Ten Stories We Have Enjoyed This Week

16th June 2017

The great Sir John Hegarty on creativity. ‘No great idea has ever come out of a brainstorm meeting,’ Hegarty says. The trouble with brainstorms, he believes, is that they operate at ‘the speed of the slowest person in the room.’ ‘Einstein didn’t work in a brainstorm session,’ he adds. He sees parallels between brainstorming and communism. “Germany got the BMW, while East Germany got brainstorm sessions and the Trabant. Who wants a ******* Trabant?!”

Google is perpetuating a very bad definition of eugenics. ‘Google’s practice of highlighting one answer to a search query has led the tech giant to inadvertently endorse the idea that the Earth is flat and that Barack Obama is planning a coup, as well as give credit to the wrong person for inventing email. This is Google’s ‘definition’ of eugenics – ‘The science of improving a human population by controlled breeding to increase the occurrence of desirable heritable characteristics. Developed largely by Francis Galton as a method of improving the human race, it fell into disfavour only after the perversion of its doctrines by the Nazis.

This is very nicely done. To launch Gatorade’s new electrolyte water they made a true-to-life water athlete, animated it in mid air, and caught it on camera. G Active : Water Made Active.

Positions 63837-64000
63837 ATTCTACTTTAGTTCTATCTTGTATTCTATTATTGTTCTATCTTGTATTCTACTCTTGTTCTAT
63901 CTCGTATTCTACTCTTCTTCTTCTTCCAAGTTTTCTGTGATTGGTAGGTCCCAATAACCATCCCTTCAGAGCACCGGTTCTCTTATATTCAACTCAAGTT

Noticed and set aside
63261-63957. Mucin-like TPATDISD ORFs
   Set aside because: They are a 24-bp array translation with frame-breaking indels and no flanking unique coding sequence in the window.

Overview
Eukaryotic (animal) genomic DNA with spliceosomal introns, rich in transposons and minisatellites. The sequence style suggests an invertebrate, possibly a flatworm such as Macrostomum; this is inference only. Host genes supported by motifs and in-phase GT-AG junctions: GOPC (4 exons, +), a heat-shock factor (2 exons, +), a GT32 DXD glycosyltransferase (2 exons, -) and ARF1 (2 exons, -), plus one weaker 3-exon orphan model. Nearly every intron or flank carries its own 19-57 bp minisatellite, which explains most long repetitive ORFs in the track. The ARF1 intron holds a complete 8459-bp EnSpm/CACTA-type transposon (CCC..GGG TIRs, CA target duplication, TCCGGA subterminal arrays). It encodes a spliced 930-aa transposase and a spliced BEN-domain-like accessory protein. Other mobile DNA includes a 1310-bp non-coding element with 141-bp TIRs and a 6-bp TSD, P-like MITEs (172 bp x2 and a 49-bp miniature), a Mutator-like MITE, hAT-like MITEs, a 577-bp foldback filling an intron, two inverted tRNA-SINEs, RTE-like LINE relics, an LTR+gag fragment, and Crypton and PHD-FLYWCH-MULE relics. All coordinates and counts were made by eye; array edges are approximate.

The online media transparency crisis is turning into an opportunity(?), as Google has promised a U-turn on giving brands a third-party guarantee that most of their ads can be seen by users. Google promises independent viewability verification by the end of the year.

Cannes Lions 2017 starts next week. According to Digiday, these are the storylines that will dominate – ‘keeping brands safe’, ‘platform power plays’ ‘WTF Trump’ and ‘gender equality.’  You can sign up to Digiday’s Cannes Daily Briefing here.

Why algorithms make surprisingly good Creative Directors. ‘It started as a joke. But writing a computer program that would generate ideas for creative projects sounded like a worthwhile challenge to pursue’.’People are actually interested in the idea of a computer as a character, as a personality, we all sort of have these personal and intimate relationships with our computers.’

A look at the world of Travel and Tourism. A leader in The Economist observes that younger business travellers are more likely to extend trips for fun.’ACCENTURE‘, ‘advertorial’, ‘jeggings.’ The competition for ugliest portmanteau is fierce. Few constructions, though, can match “bleisure” for barbarousness. For the uninitiated, the word is a blend of business and leisure. But ugly as it is, it exists for a reason: the practice of adding a few days of pleasure to a work trip is becoming increasingly popular.

From  a couple of months back, but still highly topical – another fabulous infographic from @informationisbeautiful. The World’s Biggest Data Breaches.

This is a painstaking piece of work and quite some achievement. Someone has edited the Wizard of Oz to be in alphabetical order. Worth skimming through to the speaking parts. This then is ‘Of Oz The Wizard.’

Ever wonder what your plane looks like from the outside when it’s cruising above the clouds? Wonder no more. This weather balloon camera captures an airliner rocketing by at 38,000 feet.

Finally, just say there will be no newsletter next week, back on the 30th June.